Kupchak reflects on Stern's tenure
January, 30, 2014
By Dave McMenamin
EL SEGUNDO, Calif. -- Los Angeles Lakers fans may never forgive David Stern for vetoing the December 2011 trade that would have put Chris Paul in purple and gold. But as the final days of Stern's 30-year run as NBA commissioner count down, Lakers general manager Mitch Kupchak made it clear how much Stern has meant to the Lakers over the years.
"He's done so much more good for this organization and in this city than people could ever measure, in the long run," Kupchak told ESPNLosAngeles.com in a sit-down interview Thursday, two days before Stern's tenure is set to come to a close Feb. 1, when Adam Silver will officially assume his position as league commissioner. "Anything that's taken place that can be conceived or be construed as not good will be in the rearview mirror and something good is going to happen down the road. And that's how Dr. [Jerry] Buss looked at it."
Buss, who died last February, purchased the Lakers for $67.5 million in 1979, five years before Stern became commissioner. Today, after benefiting from the growth of the league under Stern's watch, the Lakers are worth $1 billion, according to a recent valuation by Forbes.
Glenn James/NBAE/Getty ImagesMitch Kupchak had nothing but good things to say about NBA commissioner David Stern, above. Stern's 30-year tenure comes to an end Saturday.
Of course, those benefits over time mean little to Lakers fans who see Paul suiting up for their city cohabitants in the Los Angeles Clippers. Stern, citing "basketball reasons," nixed a three-team deal at the outset of the lockout-shortened 2010-11 season that would have landed Paul with the Lakers. Stern had final say because the NBA had taken temporary ownership of Paul's former franchise in New Orleans at the time. A week later, the Clippers put together a trade to acquire the All-Star point guard.
"It was kind of like a perfect storm," Kupchak recalled. "The league owned the team, very unusual circumstances, and quickly -- from an organizational point of view -- we just moved on. And to this date, I don't really catch myself looking back and saying, 'What if?'
"You don't have time in this business to do that. That leads nowhere. But it was a unique situation and I don't think it will ever happen again -- when the stars are lined up just like that where something like that can happen again. But quickly, at least from our point of view, and I know from Dr. Buss' point of view, we just moved on as quickly as possible."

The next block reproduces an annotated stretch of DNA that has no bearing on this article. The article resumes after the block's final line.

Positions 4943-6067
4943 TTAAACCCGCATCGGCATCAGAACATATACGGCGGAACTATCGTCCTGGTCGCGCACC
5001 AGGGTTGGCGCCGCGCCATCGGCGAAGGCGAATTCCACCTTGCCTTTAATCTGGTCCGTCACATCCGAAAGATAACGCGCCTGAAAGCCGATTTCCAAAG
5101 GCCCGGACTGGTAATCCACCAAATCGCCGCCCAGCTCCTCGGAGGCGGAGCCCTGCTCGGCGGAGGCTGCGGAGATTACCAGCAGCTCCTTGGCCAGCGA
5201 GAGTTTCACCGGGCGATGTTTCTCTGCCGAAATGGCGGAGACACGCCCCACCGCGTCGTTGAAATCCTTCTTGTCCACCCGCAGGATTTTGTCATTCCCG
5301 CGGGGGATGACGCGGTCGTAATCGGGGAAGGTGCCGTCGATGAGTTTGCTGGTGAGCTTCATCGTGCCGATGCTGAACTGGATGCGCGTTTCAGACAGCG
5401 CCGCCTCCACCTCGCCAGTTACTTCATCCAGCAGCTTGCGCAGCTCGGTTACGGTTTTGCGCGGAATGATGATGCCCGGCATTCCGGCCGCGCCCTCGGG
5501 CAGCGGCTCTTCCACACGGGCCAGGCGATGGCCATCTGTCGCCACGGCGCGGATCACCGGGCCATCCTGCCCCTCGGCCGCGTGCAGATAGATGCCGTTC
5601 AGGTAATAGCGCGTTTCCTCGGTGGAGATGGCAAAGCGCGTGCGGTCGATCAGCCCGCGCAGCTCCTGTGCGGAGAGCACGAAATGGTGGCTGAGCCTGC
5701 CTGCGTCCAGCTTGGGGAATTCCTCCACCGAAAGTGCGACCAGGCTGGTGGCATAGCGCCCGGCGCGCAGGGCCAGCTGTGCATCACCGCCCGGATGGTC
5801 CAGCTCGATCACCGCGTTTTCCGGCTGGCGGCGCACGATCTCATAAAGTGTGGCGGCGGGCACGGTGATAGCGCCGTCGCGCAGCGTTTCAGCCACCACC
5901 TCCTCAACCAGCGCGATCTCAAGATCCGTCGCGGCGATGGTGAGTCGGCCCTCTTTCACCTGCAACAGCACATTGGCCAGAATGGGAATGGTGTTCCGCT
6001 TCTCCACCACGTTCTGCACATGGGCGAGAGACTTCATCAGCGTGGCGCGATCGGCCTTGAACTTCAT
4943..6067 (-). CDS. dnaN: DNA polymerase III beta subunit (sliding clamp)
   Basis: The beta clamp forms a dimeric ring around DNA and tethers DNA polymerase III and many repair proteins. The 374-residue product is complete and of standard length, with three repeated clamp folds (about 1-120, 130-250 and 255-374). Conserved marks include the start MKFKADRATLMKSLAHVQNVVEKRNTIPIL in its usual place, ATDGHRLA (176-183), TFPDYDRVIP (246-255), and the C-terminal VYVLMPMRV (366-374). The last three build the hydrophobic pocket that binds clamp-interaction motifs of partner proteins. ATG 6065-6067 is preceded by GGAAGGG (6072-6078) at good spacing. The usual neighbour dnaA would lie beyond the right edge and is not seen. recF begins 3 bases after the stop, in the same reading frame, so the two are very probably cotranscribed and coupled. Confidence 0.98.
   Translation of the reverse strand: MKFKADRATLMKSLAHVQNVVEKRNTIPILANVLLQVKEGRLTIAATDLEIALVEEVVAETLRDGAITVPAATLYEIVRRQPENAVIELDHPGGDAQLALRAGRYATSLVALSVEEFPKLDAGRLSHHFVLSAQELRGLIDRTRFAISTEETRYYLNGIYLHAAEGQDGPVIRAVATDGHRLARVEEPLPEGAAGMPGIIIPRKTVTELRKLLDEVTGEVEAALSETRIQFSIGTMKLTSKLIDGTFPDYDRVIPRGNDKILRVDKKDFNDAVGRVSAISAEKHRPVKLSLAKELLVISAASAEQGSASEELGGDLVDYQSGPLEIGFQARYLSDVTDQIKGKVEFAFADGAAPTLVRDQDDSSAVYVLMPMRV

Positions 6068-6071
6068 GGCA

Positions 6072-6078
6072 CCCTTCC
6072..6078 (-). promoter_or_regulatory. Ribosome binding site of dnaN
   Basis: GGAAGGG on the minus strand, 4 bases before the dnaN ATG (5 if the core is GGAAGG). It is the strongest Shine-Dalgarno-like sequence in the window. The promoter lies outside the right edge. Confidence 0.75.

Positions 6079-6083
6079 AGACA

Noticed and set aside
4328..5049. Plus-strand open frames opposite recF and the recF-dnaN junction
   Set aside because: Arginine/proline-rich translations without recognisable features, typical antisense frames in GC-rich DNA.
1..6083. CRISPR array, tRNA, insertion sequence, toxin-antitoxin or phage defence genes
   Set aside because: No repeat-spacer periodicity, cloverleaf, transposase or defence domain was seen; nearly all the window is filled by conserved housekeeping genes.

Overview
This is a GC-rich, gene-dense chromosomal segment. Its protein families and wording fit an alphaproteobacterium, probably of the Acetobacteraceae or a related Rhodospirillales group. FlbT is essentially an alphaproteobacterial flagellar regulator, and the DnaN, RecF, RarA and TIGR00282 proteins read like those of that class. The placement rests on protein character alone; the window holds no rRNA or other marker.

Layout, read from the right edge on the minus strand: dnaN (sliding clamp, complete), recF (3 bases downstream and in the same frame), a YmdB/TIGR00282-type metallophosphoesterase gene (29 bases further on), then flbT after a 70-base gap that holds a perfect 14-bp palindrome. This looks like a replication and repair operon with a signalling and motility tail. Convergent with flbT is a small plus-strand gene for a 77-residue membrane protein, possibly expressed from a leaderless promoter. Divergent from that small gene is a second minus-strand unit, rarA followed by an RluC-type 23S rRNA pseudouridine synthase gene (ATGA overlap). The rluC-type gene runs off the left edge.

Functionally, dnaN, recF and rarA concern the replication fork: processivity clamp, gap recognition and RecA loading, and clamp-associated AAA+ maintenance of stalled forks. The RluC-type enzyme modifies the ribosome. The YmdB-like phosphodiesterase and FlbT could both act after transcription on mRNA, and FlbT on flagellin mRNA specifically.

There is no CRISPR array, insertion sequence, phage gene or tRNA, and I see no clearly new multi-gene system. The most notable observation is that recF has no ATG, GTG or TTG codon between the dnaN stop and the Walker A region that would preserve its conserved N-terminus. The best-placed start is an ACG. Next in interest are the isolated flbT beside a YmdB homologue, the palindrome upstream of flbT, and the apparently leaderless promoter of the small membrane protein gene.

It was a bit of a change of tune from Kupchak, who said of Stern, "We'll miss him, with the exception of one moment," at a Lakers season-ticket holder event earlier this season.
Pau Gasol, who would have been traded to the Houston Rockets as part of the Paul deal had Stern not stepped in, has a different perspective on what occurred.
"I don't know if I have to thank him or not," Gasol told ESPNLosAngeles.com. "You never know how that would have played out, but I guess he was part of the reason or the main reason why that trade didn't go through and I'm still with the franchise that I want to be with."
Gasol, who credited Stern's emphasis on the globalization of basketball, acknowledged that the league's most recent lockout affected how he views Stern’s legacy overall.
"His strength has probably taken some things away from us [players], but has benefited the owners in a major way and made the NBA a more attractive business for potential owners," Gasol said.
Gasol described Stern's demeanor at a meeting he attended with members of the NBA Players Association during the 2011 All-Star Weekend in L.A., when a lockout was already looming.
"You could tell his determination and his confidence and how he handled the situation," Gasol said. "He was impeccable and was in a position of advantage the entire way, knowing that he had the situation exactly how he wanted it."
Kupchak, a member of the league's competition committee, recognized that same side of Stern during annual rules meetings.
"You never knew in the meetings if you were there because you really had a say or if you were being manipulated," Kupchak said with a hearty laugh. "You never really knew."
One thing Kupchak does know is that Stern's job hasn't been easy and Dr. Buss served as an ally to the commissioner for the most part.
"You always have to remember: OK, well, if I kept everything that I've always had and every other team doesn’t prosper, then I'll still have my team but there will be nobody to play against," said Kupchak. "That’s a dramatic way of looking at it, but Dr. Buss was always a fan of, 'Let's do what's best for the league.' Now, he protected his rights as much as he could. I think he had a unique relationship with David Stern and I think David appreciated him. He needed owners like that. Otherwise, managing 30 billionaires is a chore. It's a chore. And I think he could always count on Dr. Buss when the chips were down to look at it like David is looking at it: What's best for the league?"
Kupchak also knows that the Lakers have been the most successful team in Stern's three decades running the league, winning more titles (eight) than any other franchise during that time.
"Every championship we won he's been at," Kupchak said, moments after pointing to a framed photograph hanging on the wall of his office showing Stern standing in a group with Kupchak while the Lakers were visiting the White House to meet President Ronald Reagan in honor of their win over the Boston Celtics in the 1985 Finals. "We've won a lot. Those are all great memories. He always had a presence. Whether it was at a ring ceremony or whether it was a competition committee meeting, when David was there, you felt you were with somebody who was special and you respected him. I'm not going to say you were afraid of him -- because he could go a lot of different directions in front of a room -- but he was always respected."